Dear friends, do not believe every spirit, but test the spirits to see whether they are from God. (1 John 4:1)

AS A CHILD, Rich learned by asking questions, especially why and how. Later, asking questions of adults and other experts formed the broad basis of his education as a musician and a pastor. After recording his first album, he raised money to build a recording studio, all the while questioning experts. His schooling as a sound engineer came from the discipline of question and answer: he sought experts, read recording magazines with trusted leaders, listened, and learned. Rich never stopped asking why and how, in his kind and thoughtful way. Those leaders became friends. Rather than believing the ads in magazines or the websites promising fantastic results, Rich asked people who used the gear, knew its foibles and fine points. He tested the spirits, tested the wisdom by seeing if it actually worked, and observed the fruit in the people’s lives and work.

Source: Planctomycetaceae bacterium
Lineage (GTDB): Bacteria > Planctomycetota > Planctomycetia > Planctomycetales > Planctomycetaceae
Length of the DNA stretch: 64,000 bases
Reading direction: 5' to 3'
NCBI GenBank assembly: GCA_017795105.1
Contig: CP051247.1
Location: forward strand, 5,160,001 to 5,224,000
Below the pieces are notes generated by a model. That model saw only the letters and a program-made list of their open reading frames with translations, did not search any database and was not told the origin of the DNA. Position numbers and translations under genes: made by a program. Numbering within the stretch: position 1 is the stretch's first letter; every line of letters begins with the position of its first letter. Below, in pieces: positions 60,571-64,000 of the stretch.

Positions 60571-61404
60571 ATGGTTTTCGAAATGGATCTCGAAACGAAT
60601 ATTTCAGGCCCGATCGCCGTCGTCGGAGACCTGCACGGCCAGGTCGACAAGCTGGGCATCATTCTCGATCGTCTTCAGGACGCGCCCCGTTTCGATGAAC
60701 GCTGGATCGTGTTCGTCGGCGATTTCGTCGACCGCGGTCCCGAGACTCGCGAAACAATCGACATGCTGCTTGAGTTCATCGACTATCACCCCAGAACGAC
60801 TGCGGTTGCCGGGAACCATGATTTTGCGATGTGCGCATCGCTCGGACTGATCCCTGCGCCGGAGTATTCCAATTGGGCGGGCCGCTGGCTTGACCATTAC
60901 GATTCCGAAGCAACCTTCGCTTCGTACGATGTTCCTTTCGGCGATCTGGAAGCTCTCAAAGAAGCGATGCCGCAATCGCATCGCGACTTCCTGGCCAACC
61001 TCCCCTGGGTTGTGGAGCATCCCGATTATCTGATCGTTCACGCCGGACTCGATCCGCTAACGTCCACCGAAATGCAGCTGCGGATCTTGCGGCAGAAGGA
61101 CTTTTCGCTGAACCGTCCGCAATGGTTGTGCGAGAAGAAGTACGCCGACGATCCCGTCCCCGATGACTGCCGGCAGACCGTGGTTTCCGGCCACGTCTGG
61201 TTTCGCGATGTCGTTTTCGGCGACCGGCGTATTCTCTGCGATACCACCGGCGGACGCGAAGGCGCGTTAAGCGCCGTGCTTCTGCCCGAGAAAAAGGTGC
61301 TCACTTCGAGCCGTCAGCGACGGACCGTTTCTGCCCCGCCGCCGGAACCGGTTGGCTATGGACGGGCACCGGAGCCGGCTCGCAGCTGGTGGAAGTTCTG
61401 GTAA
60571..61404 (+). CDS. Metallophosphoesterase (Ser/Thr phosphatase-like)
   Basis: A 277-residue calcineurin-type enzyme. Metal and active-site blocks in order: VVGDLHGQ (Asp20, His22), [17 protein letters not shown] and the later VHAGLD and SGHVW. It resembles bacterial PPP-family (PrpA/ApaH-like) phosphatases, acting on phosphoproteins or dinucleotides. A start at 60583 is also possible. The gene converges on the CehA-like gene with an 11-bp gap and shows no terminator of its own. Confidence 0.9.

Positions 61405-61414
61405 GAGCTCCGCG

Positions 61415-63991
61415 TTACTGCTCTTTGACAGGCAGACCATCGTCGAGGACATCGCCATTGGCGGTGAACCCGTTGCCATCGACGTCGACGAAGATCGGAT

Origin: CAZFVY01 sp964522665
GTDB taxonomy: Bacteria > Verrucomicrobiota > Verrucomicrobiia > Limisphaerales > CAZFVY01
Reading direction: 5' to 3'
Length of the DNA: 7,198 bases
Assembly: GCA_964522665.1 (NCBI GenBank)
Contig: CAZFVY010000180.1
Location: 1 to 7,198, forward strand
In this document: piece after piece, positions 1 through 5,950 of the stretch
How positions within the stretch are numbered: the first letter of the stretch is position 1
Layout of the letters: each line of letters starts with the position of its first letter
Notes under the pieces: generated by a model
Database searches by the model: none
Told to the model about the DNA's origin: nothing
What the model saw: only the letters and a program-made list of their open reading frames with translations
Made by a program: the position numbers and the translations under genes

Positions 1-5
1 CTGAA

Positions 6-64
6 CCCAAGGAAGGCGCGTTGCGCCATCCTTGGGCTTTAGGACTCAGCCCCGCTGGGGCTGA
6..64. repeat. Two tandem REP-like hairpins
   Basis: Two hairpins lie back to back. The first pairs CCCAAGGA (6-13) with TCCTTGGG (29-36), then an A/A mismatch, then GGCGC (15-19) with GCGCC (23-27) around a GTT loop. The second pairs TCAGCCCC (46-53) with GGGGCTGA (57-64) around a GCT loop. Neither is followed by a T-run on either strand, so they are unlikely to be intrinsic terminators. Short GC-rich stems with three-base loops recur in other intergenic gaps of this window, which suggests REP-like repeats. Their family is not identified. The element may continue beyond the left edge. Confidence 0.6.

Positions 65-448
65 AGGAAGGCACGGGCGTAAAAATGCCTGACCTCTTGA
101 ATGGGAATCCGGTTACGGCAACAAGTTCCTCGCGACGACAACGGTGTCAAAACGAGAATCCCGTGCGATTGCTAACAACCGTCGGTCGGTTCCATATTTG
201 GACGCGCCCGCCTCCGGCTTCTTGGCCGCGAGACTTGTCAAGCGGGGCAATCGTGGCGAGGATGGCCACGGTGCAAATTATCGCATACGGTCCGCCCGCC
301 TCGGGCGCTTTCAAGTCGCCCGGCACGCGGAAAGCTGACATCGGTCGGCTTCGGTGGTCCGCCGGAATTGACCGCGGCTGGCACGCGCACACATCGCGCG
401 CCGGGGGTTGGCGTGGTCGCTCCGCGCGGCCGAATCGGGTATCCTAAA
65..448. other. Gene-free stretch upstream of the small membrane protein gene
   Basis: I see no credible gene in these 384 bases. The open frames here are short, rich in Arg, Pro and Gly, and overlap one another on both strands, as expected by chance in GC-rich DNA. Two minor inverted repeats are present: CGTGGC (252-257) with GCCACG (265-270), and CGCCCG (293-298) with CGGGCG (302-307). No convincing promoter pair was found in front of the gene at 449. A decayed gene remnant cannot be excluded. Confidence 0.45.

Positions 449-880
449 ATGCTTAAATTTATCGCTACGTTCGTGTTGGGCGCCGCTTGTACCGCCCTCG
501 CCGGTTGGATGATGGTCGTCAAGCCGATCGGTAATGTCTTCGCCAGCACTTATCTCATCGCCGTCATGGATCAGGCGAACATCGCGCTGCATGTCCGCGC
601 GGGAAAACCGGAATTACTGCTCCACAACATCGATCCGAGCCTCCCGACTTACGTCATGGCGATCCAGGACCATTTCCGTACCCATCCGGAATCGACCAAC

We do the same in our spiritual lives. With so many opinions and biases shouted at us, we test the wisdom others offer to see if it holds up to God’s Word, to see if people’s words match their lives. We test it by asking questions, kindly and with respect: Why? How? Then, when it lines up, we have new standards for living in, for applying, God’s words to us.

Keep asking questions. You never know what music God will make.

Examine what voices you have been believing, and determine how you will test them today.

Jane Rubietta is the author of the deeper devotions Finding Life, Finding the Messiah, and Finding Your Promise (Wesleyan Publishing House). She also loves life, words, the outdoors, and garden-fresh tomatoes.